By Carol Dyhouse (Guest Contributor)
Who or what was ‘a good time girl’? A closer look at the way this term was used during the 1950s can tell us a lot about women’s history.
In the 1950s, the popular image of a good time girl centred on the female body: prominent and often very pointy breasts, a wasp-like waist and generous hips. A good time girl was a ‘glamour puss’, with rouged lips and peroxide-blonde hair. She posed with an inviting, come-and-get-me-look, a representation which played around the boundaries of soft porn.
In Britain this image was embodied by film-star Diana Dors, a woman who relished scandal and celebrity, and who both exploited and was exploited by the male-dominated media of her day. As a sixteen year girl, Diana Dors had played the part of a troubled teenager in the British film, Good Time Girl (1948). The film was presented as a cautionary tale, warning young girls against a life of pleasure. Even so, it caused immense controversy, and there were sustained – though unsuccessful – attempts to get it banned.
Descriptions of the good time girl appeared in unlikely places. In 1946, the British Medical Journal drew attention to the figure, and to the social problems laid at her door. Many adolescent girls showed precocious physical development, the writer argued, especially in the breast and hips. They were cunning, and targeted good-looking men with money. ‘They spend a great deal of time on making up their faces and adorning themselves’, the article continued, ‘though they often do not trouble to wash and are sluttish about their undergarments’.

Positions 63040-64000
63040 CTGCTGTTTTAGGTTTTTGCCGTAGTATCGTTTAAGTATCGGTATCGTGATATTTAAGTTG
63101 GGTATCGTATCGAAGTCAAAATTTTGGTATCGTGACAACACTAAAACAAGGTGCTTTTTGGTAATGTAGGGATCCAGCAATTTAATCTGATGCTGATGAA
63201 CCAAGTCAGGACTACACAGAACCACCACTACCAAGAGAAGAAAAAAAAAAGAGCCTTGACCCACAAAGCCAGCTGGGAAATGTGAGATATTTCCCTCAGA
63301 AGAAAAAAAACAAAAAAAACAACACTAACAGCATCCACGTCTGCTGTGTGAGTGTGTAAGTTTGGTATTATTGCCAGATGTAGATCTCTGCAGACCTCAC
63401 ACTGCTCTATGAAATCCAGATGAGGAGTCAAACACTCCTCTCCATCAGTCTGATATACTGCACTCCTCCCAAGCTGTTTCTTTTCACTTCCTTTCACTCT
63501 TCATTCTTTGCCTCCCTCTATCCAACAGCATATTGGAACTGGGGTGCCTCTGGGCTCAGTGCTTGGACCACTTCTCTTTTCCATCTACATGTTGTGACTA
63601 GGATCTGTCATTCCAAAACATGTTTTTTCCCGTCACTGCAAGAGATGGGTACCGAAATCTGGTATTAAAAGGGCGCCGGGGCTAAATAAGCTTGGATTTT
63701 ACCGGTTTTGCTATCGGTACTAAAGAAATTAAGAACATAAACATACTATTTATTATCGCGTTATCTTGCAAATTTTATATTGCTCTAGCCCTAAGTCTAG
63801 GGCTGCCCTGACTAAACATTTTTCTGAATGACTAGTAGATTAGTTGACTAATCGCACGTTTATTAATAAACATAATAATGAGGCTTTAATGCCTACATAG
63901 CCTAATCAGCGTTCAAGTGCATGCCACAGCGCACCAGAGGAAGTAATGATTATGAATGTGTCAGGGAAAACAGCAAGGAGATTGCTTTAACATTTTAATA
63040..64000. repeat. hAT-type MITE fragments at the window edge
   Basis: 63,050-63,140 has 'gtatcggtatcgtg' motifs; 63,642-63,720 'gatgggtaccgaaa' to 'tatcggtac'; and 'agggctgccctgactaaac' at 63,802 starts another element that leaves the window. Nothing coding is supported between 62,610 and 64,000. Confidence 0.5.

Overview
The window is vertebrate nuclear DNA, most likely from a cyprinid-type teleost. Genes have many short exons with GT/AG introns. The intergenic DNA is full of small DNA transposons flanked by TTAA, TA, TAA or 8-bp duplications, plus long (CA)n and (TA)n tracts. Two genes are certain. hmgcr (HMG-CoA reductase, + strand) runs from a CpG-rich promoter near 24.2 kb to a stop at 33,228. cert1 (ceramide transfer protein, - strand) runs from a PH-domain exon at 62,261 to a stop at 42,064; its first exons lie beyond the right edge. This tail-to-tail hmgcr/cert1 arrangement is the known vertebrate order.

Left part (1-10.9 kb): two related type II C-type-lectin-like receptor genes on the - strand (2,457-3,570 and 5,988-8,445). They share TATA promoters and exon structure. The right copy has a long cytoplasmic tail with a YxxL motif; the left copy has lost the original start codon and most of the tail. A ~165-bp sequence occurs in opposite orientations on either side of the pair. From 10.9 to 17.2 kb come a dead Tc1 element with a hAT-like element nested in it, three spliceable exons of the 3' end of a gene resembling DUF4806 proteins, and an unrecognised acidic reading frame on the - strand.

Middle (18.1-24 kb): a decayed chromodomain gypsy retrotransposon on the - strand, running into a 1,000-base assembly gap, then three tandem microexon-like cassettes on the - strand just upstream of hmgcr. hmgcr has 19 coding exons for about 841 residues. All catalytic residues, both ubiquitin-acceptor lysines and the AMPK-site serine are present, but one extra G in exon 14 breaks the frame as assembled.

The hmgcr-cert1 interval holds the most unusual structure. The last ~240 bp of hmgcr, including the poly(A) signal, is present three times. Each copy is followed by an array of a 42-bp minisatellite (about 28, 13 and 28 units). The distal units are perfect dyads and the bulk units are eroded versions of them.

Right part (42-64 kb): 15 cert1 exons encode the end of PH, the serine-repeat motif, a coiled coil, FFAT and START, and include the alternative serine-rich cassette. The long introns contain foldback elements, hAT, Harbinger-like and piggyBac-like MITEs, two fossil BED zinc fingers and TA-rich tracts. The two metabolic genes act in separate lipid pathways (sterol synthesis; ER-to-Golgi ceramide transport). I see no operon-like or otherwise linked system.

Good time girls were seen as a social problem, wayward and out of control. But only the thinnest of dividing lines separated the folk-devil from the sex object, pouting her lips for male delectation. If the men were confused, where did this leave the women? No wonder some of them brazened it out.
Girl Trouble: Panic and Progress in the History of Young Women (Zed Books, 2014) tells the story of the challenges and opportunities faced by young women growing up in the twentieth century, and the pop-hysteria and moral panic that has so often accompanied their progress.
Carol Dyhouse has spent most of her career in academia, researching, writing and teaching about the history of women in modern Britain. She is currently a professor (emeritus) of history at the University of Sussex. Carol has written extensively on the subjects of girls’ schooling and women in higher education. Her most recent books are Glamour: Women, History, Feminism, (Zed Books, London, 2010), and Girl Trouble: Panic and Progress in the History of Young Women (Zed Books, 2014).